“One does not live by bread alone.”  In fact, bread alone kills us.  To live by bread alone is to die a slow and dreadful death in which all human relationships are mutilated and strangled.  Of course, such a death by bread alone does not mean that we cease to exist.  Our bodies still function.  We still go about the chores and routines of life; we accomplish things; we breathe; we produce and consume and excrete; we come, go, and speak.  Yet we do not really live….  This is what the Bible means when it speaks of death.  Death is what takes place within us when we look upon others not as gift, blessing, or stimulus, but as threat, danger, and competition….  The death of which the Bible speaks lays hold of us in the very midst of life.  It is the boredom and emptiness of going through all the motions of living while being totally drained of all humanity and reduced to the level of an old work horse. (3, 4, 5)
            In these dramatic words, Soelle is trying to tell us that we can misuse and mis-order our hungers.  We may spend too much time, energy and attention entertaining ourselves rather than being engaged in life.  We may spend too much time, energy and attention on accumulating rather than on creating or relating.
            I recall here the words of the theologian James Gustafson about the Christian life.  The question for us, Gustafson thinks is “What is God enabling and requiring us to be and to do?”  the general response is we are to relate ourselves and all things in a manner appropriate to their relations to God (Ethics From a Theocentric Perspective, Volume One, 327).  This is a way of saying that we need to pay attention to how we order our hungers, how we feed our hungers.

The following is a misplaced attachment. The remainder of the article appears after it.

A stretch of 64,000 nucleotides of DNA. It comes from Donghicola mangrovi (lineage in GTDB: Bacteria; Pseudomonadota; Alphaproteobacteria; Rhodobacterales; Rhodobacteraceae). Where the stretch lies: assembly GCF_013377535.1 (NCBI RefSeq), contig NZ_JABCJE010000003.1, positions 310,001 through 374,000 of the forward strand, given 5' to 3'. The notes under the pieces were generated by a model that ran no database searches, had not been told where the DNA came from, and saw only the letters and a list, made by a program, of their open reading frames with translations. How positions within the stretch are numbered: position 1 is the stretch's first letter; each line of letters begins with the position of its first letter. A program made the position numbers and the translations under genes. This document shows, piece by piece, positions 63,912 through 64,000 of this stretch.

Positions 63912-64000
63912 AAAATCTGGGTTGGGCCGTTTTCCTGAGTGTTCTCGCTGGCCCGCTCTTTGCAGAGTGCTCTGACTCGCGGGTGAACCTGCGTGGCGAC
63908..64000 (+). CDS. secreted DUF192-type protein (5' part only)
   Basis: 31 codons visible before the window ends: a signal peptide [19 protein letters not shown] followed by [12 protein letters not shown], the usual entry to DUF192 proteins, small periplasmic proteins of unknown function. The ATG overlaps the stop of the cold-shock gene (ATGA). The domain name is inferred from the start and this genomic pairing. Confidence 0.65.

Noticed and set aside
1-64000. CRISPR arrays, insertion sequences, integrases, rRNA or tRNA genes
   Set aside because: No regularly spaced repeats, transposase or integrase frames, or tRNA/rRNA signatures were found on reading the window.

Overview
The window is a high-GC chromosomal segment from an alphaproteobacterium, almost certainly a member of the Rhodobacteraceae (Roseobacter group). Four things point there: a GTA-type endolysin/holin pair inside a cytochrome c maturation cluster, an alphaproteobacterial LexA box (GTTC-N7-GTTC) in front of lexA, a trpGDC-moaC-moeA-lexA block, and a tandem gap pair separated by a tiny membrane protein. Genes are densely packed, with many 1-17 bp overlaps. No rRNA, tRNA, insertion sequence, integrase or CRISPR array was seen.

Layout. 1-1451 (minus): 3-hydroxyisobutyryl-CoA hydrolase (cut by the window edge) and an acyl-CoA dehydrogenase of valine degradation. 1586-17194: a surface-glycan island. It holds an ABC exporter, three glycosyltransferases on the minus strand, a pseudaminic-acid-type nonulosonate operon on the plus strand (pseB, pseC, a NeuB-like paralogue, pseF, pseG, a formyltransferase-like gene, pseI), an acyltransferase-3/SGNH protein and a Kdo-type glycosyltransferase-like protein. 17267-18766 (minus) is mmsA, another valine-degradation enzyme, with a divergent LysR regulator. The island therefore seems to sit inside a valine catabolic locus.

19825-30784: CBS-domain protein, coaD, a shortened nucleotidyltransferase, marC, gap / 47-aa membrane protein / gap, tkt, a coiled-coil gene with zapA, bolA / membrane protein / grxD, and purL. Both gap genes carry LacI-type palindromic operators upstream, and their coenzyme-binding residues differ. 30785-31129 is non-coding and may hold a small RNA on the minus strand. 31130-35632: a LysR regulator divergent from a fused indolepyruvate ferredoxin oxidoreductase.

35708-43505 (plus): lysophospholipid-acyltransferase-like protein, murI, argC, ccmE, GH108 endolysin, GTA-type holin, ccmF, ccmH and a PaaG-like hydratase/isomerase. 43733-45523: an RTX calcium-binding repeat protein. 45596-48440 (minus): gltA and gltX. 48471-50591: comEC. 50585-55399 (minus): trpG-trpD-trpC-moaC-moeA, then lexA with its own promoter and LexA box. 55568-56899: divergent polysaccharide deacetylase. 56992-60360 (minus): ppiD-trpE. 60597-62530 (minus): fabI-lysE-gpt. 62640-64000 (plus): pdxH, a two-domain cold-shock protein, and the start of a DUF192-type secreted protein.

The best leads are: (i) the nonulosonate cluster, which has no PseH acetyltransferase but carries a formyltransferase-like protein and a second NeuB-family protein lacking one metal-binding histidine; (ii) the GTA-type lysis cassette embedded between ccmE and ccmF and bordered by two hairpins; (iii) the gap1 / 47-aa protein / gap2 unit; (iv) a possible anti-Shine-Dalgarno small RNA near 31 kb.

So what might someone coming to this planet say about the ordering of our hungers in this society at this time?  Say someone just dropped in and wanted to find out about how we use our time, our energy and our attention?  They might find that we spend a lot of time, energy and attention on spiritually empty calories, things that may contribute to death by bread alone.  We pay a lot of attention to celebrities.  We may know more about the Kardashians than about our cousins.  We are deeply loyal to athletic teams.  We wrap our identity around them.  They call forth some of our best energy.  We gather to celebrate their successes and mourn their defeats.  The team becomes us.  We have “political” debates but spend much time before them analyzing who got in to the debate rather than discussing the issues that might be debated, then we spend a lot of time afterwards figuring out who “won” rather than discussing the policy proposals.  Apparently after the earlier debate on Thursday, a lot of people wanted to know how old and how tall Carly Fiorina is.